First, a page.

Several studies have shown that a simulation model of participating life insurance business must reflect explicitly the major decisions which are left to the discretion of management. In the UK these decisions include asset allocation and bonus distribution. It is also common in the UK to use premium bases which do not explicitly account for the expectation that a terminal bonus will be paid, while using a uniform system of reversionary bonus for business of all terms. Here, we show that this results in short-term business being at much greater risk of insolvency than long-term business, under a variety of investment strategies. Our main purpose is to study the effect of small changes to the parameters of the investment model used on the outcomes described above. For this purpose we compare results using two versions of the Wilkie model (Wilkie, A.D., 1986. A stochastic investment model for actuarial use. Transactions of the Faculty of Actuaries 39, 341-403, Wilkie, A.D., 1995. More on a stochastic asset model for actuarial use. British Actuarial Journal 1, 1-168.) We show that small changes in the variances of the economic series modelled have a marked impact on solvency, while changes in maturity values are mostly the result of a small change in the rate of real dividend growth. © 1999 Elsevier Science B.V.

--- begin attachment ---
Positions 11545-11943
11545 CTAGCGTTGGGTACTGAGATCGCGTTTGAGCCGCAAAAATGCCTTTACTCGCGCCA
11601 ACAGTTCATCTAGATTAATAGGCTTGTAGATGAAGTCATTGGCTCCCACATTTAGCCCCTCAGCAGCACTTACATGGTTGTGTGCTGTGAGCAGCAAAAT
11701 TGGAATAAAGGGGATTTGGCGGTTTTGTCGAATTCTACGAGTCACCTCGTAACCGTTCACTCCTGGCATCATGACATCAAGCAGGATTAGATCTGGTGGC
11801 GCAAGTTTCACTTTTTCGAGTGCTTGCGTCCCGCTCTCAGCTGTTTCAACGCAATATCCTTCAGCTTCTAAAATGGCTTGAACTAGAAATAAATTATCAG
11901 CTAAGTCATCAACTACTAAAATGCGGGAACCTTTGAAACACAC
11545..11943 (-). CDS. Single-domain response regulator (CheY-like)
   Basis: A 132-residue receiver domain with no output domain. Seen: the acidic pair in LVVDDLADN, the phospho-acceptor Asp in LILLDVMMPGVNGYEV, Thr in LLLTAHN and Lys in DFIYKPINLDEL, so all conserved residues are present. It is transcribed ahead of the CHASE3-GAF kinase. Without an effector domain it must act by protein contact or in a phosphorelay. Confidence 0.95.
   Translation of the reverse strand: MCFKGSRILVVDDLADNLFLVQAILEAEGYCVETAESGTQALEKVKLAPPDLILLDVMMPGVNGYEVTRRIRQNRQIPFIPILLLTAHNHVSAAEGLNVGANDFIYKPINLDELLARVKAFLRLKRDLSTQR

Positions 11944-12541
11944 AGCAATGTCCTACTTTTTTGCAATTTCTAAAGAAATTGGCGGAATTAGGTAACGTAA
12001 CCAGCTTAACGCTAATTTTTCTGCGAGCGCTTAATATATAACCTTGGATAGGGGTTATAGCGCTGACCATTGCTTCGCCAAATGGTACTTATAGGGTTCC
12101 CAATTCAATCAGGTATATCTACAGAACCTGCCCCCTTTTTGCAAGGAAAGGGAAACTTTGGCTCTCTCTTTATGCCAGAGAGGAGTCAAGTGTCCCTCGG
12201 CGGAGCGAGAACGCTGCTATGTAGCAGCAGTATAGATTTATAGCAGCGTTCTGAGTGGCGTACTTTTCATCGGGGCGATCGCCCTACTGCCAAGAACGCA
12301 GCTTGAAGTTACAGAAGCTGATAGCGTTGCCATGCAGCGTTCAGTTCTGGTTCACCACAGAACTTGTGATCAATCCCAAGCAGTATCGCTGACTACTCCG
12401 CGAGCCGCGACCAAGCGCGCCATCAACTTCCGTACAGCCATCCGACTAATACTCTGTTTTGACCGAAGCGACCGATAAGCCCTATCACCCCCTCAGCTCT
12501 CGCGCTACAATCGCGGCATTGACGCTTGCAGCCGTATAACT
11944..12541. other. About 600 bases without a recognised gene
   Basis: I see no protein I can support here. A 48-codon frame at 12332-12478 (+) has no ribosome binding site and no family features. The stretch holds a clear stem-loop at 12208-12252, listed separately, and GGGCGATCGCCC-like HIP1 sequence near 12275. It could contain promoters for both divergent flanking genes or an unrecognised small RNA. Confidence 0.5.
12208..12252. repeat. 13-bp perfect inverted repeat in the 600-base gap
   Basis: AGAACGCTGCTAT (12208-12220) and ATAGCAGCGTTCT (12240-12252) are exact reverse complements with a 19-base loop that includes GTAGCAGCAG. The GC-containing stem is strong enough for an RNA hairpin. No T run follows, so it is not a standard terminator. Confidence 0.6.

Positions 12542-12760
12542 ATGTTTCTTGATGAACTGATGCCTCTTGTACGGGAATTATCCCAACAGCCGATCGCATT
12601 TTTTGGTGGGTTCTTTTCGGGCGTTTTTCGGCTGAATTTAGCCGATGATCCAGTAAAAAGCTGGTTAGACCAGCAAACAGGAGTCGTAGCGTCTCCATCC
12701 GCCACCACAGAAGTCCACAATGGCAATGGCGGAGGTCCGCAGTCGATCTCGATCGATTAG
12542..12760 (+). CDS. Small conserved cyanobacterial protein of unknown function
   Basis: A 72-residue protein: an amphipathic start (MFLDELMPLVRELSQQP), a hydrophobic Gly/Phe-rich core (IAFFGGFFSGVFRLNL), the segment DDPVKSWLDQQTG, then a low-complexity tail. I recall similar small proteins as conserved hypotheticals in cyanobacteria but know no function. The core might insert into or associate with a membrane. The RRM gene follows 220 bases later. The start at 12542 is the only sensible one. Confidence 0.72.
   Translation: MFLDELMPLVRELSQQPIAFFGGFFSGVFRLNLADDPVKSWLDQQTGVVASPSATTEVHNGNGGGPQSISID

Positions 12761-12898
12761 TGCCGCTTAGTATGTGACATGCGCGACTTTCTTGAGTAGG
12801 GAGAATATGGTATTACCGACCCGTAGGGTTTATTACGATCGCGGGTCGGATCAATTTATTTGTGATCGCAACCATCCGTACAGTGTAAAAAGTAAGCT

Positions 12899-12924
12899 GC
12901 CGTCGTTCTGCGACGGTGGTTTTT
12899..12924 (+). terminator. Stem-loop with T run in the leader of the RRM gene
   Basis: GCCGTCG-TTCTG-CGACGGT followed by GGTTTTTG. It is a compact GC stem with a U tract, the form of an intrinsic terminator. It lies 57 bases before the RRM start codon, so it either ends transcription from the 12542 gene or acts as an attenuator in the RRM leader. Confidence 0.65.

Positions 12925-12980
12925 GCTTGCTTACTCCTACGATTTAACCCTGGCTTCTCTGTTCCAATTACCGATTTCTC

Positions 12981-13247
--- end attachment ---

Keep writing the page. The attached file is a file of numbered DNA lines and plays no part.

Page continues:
|Number of pages||22|
|Journal||Insurance: Mathematics and Economics|
|Publication status||Published - 31 Mar 1999|
- Dynamic asset switching
- Maturity payouts
- Stochastic modelling
- Wilkie investment model